1917: Harry Chandler takes over as head of The Times after the death of his father-in-law, Harrison Gray Otis
1927: Otis Chandler is born to Harry Chandler's son Norman and his wife, Dorothy Buffum Chandler.
1937: Otis Chandler is nearly killed in a horse-riding accident.
1944: Harry Chandler dies at age 80 and Norman Chandler becomes publisher.
1946: Otis Chandler graduates from the Phillips Academy in Andover, Mass.
1946: Enrolls at Stanford University.
1950: In competition at a West Coast track meet, establishes what is then the third-best shotput mark in history.
1950: Graduates from Stanford.
1951: Marries fellow Stanford student Marilyn Brant. They have five children.
1951-53: Serves in the U.S. Air Force, stationed in the Bay Area, and reaches the rank of first lieutenant.
1952: Is co-captain of the Air Force track team, but injury prevents his tryout for the U.S. team that will compete at the Olympic Games in Helsinki.
1953: Joins Times Mirror Co. and begins a seven-year "executive training" program; eventually works in all Times departments.
1955: Lifting 845 pounds, wins the heavyweight division of a Southern California weightlifting championship.
1955: Writes a seven-part Times series on the care and treatment of emotionally disturbed children.
1960: At age 32, is named publisher of The Times, replacing his father.
1960: Jerry Hulse, a Metro reporter, becomes Travel editor as the paper begins rapid expansion of international coverage.
1961: Under Chandler, the paper recruits prominent journalists. Jim Murray's column debuts. Committed to expanding its coverage, The Times beefs ups its Washington bureau as President Kennedy takes office.
1961: Chandler is named corporate vice president of Times Mirror's newspaper division.
1961: After Chandler announces that The Times will cover all sides of the political spectrum, the paper publishes an ambitious and controversial series on the ultraconservative John Birch Society.
1962: The company's Los Angeles Mirror folds in deal with the Hearst Corp., which closes morning Los Angeles Examiner. Times average weekday circulation hits 757,776, a gain of 204,926 subscribers over the previous year. It is the largest circulation gain of any U.S. newspaper.
1962: Democrat Pat Brown defeats Richard Nixon for governor.
1962-64: The Times opens bureaus in Tokyo, Rio de Janeiro, Mexico City, Hong Kong, Rome, Bonn, London, Vienna and San Francisco, at the United Nations and on Wall Street.
1962: USC awards Chandler its Distinguished Achievement Award for Journalism.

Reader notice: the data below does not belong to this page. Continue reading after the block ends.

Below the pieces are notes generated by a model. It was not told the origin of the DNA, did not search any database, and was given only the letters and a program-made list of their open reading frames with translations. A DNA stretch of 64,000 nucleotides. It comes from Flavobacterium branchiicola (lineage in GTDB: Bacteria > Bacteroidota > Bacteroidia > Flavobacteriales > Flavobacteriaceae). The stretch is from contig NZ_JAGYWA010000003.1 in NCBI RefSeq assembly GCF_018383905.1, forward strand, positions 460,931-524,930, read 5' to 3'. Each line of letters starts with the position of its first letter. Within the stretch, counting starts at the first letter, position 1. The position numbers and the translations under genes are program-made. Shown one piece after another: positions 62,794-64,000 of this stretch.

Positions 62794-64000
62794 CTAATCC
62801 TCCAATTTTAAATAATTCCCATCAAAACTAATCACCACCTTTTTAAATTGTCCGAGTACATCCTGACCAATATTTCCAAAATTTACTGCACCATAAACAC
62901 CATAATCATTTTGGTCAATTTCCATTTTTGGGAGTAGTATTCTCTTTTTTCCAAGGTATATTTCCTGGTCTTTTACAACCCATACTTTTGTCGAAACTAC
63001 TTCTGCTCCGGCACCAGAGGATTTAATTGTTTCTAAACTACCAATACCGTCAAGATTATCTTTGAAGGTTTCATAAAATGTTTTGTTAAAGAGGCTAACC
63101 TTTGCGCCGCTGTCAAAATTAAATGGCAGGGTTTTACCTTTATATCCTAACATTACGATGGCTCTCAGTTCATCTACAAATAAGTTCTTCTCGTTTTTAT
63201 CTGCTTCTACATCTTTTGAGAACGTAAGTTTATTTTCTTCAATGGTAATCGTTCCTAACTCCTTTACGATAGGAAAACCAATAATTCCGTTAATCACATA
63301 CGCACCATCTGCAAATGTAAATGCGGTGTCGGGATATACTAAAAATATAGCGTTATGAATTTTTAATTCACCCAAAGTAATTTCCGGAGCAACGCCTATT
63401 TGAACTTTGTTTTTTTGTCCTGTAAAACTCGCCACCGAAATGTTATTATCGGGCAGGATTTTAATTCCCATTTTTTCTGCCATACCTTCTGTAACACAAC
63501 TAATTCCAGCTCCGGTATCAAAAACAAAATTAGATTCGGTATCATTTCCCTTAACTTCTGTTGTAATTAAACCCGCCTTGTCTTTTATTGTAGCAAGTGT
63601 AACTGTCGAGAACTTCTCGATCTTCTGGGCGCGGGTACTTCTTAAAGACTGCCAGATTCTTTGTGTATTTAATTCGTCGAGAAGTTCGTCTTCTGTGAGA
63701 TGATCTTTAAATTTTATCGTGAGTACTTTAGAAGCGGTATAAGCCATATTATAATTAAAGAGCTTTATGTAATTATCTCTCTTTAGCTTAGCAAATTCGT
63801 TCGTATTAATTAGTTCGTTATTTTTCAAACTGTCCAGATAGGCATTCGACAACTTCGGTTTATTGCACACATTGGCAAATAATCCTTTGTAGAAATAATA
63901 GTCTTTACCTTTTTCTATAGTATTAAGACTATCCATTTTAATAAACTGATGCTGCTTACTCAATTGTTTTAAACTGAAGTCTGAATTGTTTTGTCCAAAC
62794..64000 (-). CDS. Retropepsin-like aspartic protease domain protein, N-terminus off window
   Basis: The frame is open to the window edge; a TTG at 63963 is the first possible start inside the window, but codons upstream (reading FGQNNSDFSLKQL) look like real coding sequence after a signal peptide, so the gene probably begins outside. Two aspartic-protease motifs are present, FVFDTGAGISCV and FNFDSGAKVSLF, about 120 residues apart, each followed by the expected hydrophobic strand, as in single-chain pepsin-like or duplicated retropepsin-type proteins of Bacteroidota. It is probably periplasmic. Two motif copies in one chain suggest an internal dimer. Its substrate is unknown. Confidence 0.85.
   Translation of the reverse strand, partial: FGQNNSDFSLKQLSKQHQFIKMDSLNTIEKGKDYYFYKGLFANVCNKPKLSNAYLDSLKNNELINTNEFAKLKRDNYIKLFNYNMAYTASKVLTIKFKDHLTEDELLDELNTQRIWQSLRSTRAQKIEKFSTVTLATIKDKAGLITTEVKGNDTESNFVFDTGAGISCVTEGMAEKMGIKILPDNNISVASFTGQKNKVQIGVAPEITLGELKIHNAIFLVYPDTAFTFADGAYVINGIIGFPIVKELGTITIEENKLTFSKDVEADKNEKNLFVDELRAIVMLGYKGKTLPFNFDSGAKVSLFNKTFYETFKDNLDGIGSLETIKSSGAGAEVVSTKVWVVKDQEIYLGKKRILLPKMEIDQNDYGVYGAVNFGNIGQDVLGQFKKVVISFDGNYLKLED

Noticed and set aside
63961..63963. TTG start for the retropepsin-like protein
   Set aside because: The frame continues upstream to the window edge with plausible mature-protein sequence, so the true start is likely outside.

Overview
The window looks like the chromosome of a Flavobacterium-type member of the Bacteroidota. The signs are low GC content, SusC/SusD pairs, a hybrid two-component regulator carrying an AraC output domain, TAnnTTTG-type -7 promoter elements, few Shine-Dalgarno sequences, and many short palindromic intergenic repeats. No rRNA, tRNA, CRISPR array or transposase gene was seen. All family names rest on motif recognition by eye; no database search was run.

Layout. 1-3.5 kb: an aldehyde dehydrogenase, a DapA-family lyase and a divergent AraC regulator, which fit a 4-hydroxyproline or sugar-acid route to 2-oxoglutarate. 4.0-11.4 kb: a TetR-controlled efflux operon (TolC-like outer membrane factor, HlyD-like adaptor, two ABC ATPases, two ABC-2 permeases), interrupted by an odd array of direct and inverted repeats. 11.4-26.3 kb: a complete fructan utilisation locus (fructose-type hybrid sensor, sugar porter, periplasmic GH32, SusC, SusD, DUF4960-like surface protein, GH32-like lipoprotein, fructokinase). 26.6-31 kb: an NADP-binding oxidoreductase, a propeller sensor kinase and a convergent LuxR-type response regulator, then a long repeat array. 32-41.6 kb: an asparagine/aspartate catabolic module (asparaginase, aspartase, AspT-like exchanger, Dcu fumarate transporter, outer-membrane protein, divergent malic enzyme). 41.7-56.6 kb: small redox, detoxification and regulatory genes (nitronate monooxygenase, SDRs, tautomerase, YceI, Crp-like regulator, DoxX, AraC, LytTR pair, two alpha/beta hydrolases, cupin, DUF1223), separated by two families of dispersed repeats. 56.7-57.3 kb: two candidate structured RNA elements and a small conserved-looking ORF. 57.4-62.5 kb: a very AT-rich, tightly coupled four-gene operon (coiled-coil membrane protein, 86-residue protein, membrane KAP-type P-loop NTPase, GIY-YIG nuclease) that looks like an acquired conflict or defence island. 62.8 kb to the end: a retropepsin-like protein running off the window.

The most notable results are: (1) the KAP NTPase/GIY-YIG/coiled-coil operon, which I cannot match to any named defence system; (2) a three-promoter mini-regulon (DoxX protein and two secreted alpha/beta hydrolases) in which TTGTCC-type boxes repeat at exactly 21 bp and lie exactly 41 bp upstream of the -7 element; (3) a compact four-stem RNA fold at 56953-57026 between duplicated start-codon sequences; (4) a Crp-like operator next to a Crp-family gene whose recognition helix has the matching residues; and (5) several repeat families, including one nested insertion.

1964: Paul Conrad is hired as editorial cartoonist.
1967: Chandler receives a Columbia Journalism Award for the "extraordinary progress" made by The Times under his tenure.
1968: The Times endorses Alan Cranston, a Democrat, in the race for U.S. Senate.
1973: The Times announces that it will no longer routinely endorse candidates for president, governor or U.S. senator.
1978: Chandler competes in his first professional automobile race, a six-hour endurance contest at Watkins Glen, N.Y.
1980: Assumes the new post of editor in chief of Times Mirror.
1981: Takes over as chairman of Times Mirror board.
1981: Marries Bettina Whitaker after his divorce from Marilyn Chandler becomes final.
1985: Announces that he will step down as chairman and editor in chief of Times Mirror. "People want to stay on the same lane in the freeway, in the same safe cocoon," Chandler says. "I don't."
1986: Becomes chairman of the executive committee of the Times Mirror board.
1990: While Chandler is hunting in the Northwest Territories of Canada, a musk ox tramples him, yanking his right arm from its socket.
1990: Chandler puts his private collection of historic automobiles and motorcycles and wild game trophies into the Vintage Museum of Transportation and Wildlife in Oxnard.
1992: After living in Malibu and Camarillo, Otis and Bettina Chandler move to a small horse ranch in Ojai.
1995: Chandler is injured in a motorcycle accident in New Zealand.
1998: Retires from the Times Mirror board. The Chandlers build a new home in Ojai.
1999: In a statement dictated to the city editor of The Times and read to the staff, Chandler criticizes the senior management team for a controversial deal to share with Staples Center the profits from a special issue of the Los Angeles Times Magazine on the new downtown arena.
2000: The Annenberg School for Communication at USC gives Chandler its first Lifetime Achievement Award.
2000: Times Mirror is purchased by Tribune Co., owner of the Chicago Tribune. Disenchanted with Times Mirror's management, Chandler praises the merger.
2006: Chandler dies Feb. 27.
Compiled by Times researcher John L. Jackson